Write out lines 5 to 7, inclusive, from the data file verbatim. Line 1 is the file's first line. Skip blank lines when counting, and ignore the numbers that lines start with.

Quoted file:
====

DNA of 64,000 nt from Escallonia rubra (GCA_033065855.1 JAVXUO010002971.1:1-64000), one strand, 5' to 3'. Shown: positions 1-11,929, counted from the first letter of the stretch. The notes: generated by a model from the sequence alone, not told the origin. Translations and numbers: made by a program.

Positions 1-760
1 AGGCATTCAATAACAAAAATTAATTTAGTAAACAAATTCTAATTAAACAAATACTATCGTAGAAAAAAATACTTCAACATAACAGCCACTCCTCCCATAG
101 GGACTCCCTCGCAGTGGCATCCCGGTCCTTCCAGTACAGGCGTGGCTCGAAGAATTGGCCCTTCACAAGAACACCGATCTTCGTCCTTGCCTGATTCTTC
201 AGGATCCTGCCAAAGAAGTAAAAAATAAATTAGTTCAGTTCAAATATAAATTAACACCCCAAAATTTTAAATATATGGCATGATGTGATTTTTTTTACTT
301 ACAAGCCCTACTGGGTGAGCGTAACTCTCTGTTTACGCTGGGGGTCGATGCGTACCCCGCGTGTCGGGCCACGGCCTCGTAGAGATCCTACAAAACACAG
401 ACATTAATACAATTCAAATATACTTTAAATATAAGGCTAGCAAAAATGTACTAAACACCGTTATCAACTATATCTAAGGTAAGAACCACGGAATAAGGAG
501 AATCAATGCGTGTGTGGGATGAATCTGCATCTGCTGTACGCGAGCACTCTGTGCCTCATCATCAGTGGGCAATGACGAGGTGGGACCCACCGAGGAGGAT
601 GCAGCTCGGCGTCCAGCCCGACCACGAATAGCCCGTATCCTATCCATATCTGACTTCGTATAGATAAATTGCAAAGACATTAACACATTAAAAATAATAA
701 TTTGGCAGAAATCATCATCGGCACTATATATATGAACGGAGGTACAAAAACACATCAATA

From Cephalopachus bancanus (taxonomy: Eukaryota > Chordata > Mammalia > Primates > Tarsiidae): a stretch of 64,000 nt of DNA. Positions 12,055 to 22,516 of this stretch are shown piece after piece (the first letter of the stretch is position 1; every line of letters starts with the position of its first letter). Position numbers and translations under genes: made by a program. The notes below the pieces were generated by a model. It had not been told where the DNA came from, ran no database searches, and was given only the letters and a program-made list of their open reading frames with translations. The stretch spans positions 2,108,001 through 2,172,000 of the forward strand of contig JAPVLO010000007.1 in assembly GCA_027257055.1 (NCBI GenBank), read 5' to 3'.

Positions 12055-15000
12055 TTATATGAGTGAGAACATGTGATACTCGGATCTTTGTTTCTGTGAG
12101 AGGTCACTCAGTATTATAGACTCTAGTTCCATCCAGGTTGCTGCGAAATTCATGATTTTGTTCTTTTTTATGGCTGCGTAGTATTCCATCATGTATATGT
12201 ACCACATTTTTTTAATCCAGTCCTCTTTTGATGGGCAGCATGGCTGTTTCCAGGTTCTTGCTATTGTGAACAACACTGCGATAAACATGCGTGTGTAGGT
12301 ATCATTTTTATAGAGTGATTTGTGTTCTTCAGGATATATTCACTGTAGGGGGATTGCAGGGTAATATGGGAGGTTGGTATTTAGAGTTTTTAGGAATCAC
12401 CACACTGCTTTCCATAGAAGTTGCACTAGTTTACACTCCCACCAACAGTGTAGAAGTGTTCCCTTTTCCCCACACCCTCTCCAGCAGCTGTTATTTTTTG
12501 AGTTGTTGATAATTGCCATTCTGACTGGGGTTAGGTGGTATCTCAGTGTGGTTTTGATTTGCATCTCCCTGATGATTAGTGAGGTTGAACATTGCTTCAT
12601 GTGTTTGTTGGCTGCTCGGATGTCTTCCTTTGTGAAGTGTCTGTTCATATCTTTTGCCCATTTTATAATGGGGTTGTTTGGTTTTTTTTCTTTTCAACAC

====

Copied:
201 AGGATCCTGCCAAAGAAGTAAAAAATAAATTAGTTCAGTTCAAATATAAATTAACACCCCAAAATTTTAAATATATGGCATGATGTGATTTTTTTTACTT
301 ACAAGCCCTACTGGGTGAGCGTAACTCTCTGTTTACGCTGGGGGTCGATGCGTACCCCGCGTGTCGGGCCACGGCCTCGTAGAGATCCTACAAAACACAG
401 ACATTAATACAATTCAAATATACTTTAAATATAAGGCTAGCAAAAATGTACTAAACACCGTTATCAACTATATCTAAGGTAAGAACCACGGAATAAGGAG